Saturday, October 8, 2011

What Writing Has in Common with a Cross Country Move

For the past several weeks, I have been overwhelmed with moving trucks and cardboard boxes. Our family's cross country move is very exciting, but it has also managed to turn my entire life upside down.

That got me thinking. Do moving and writing have anything in common?

And I managed to find several similarities...
Similarity #1-- That frustrating period when you feel you should be done, but you're not! There is still unpacking and setting up and finding doctors to do. Or, in the case of writing, revising and revising and revising to do. (Oh how I want the manuscript-- or the move-- to be done, but it's not!)

Similarity #2-- Both are more work than anybody can possibly understand who isn't doing it or hasn't done it before. I would never have imagined how insane it would be to pack up the lives and possessions of four people and move them to the other side of the country. Not until I started doing it. Similarly, people who don't write have no understanding of how challenging, frustrating and exciting the process can be.

Similarity #3-- Finally, I realized that making a move is all about making a really big change. And, whenever I make a change, my writing travels in exciting new directions. When I started to learn the cello, I didn't become a great musician, but I did end up writing a collection of poems about a girl who played the cello. And when I made my biggest change-- having children-- I learned all about trucks and ended up writing what will be my first published book, "Where Do Diggers Sleep at Night?".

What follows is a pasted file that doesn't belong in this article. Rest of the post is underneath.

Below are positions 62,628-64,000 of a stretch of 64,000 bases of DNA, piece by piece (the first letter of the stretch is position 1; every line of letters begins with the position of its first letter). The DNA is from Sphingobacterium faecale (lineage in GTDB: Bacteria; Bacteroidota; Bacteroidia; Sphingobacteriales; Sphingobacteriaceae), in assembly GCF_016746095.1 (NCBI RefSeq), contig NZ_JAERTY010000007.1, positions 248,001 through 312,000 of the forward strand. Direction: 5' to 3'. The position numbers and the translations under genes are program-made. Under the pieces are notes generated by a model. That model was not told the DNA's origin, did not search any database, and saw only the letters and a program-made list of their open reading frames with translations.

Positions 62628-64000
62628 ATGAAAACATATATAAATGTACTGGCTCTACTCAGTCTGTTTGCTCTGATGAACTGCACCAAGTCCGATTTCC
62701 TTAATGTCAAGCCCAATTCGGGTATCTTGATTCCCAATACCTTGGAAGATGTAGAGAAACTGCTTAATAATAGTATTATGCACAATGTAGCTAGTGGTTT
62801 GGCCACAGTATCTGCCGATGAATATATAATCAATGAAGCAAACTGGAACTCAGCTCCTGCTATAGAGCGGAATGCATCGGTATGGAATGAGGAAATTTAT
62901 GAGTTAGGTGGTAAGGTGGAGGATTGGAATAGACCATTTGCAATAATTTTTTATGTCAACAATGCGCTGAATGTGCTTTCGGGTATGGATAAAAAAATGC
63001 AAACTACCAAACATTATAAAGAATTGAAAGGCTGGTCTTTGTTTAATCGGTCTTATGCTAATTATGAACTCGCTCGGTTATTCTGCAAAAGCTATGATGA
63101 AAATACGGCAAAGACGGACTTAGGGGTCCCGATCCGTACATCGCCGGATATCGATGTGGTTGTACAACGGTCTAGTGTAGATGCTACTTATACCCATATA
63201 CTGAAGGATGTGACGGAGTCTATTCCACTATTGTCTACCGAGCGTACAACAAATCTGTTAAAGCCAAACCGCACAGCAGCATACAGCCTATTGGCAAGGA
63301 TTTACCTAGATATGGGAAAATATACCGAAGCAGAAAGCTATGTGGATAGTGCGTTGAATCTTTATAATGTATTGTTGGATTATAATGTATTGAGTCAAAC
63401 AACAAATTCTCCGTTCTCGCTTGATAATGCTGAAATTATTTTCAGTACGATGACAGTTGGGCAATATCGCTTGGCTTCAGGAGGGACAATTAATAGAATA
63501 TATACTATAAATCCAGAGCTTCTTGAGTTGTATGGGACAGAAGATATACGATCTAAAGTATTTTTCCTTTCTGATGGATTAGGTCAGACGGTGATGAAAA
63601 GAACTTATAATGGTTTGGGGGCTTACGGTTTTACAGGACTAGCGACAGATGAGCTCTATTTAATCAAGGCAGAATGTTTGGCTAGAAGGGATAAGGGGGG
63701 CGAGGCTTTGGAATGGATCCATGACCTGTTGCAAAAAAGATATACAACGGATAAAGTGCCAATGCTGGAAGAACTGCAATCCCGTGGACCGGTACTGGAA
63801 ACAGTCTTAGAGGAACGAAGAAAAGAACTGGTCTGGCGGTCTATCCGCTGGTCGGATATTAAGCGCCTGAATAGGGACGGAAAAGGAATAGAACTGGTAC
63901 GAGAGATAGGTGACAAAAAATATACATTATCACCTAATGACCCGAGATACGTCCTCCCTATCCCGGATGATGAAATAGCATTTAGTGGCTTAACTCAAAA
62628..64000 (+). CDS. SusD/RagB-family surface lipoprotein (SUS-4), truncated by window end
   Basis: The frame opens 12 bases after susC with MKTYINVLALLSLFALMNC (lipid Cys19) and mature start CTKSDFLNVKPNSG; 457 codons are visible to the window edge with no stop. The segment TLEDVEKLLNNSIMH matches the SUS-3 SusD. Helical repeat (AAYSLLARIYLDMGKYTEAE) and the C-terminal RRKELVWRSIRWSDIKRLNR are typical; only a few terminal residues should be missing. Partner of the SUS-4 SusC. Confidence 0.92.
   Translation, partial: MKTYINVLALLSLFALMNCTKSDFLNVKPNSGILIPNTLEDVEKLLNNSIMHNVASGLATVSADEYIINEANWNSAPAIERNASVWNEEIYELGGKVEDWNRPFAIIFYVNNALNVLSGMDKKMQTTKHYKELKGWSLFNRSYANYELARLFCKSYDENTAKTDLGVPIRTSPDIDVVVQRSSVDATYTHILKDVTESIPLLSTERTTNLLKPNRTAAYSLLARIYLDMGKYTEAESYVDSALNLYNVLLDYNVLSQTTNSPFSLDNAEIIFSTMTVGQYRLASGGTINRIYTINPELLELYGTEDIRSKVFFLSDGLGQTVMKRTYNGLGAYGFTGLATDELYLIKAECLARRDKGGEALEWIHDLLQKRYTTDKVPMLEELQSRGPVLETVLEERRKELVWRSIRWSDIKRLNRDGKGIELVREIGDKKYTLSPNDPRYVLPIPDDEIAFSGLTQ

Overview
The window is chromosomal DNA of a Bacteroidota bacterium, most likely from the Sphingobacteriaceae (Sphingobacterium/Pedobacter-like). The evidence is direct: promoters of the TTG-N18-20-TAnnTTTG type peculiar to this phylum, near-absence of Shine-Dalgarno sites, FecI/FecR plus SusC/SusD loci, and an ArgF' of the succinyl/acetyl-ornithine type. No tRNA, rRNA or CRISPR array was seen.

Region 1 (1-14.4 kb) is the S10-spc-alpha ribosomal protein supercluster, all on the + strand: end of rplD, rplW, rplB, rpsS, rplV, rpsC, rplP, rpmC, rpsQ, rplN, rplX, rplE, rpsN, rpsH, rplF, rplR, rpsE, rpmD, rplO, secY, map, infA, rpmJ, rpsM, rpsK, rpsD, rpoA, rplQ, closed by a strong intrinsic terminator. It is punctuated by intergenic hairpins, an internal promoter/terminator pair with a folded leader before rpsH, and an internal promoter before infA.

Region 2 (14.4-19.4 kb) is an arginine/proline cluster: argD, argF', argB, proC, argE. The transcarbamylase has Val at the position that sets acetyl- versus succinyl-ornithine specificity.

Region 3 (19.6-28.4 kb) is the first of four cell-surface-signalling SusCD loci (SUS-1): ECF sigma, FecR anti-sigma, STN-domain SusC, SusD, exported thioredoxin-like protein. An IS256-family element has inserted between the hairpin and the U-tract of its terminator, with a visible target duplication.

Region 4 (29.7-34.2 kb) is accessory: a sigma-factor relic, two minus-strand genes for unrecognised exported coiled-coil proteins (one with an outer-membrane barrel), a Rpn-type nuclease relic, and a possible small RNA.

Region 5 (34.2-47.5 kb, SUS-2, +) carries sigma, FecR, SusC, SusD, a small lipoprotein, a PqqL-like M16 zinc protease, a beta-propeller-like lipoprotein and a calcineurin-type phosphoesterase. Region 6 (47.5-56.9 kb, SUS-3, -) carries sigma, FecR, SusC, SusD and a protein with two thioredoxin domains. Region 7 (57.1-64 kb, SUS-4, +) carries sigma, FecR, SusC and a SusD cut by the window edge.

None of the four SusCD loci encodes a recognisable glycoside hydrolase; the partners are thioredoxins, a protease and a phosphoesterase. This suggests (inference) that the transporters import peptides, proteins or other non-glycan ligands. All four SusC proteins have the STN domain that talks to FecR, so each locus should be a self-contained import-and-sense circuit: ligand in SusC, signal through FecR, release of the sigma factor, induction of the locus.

So in the midst of my remaining bits of chaos, I wonder: What new interests might come from this cross country move? And what writing projects might emerge from these new interests?


  1. Best wishes to you. I am not in the process of moving across county, but I am moving back in after a major home remodel. Perhaps it will lead to new writing projects. I hope so. I like how you took your situation and compared it to writing. Good thinking!

    Linda A.

  2. In particular, I was struck by the section about how no one who hasn't done it could possibly understand how much work is involved.

    I firmly believe no one but another writer can fathom how much work goes into writing!

  3. Oh, yes! Both moving and writing are more work that you can imagine.

    I can't stand the thought of moving again, but I know I will.

    And I know I will start another book when I finish my current WIP -- no matter how hard or how frustrating. that is.

    But yes, new experiences definitely open up the creative side of our brains. Do I smell a PB about moving drifting in an easterly direction?

  4. You too?!!! I know you will persevere and have even more insights (but you don't always know them apriori) once the dust settles. My mind is full of stuff I want to explore even further, so I have a little notebook with me at all times. Change shakes things up in a good way for me.

    We've been in SC for two months now, and I must say that this has been by far the most smooth move ever, with things falling into place without much effort on my part. Deo gratias.

    I'll keep you in my prayers as you go through this big transition and I hope you will be very happy in your new home.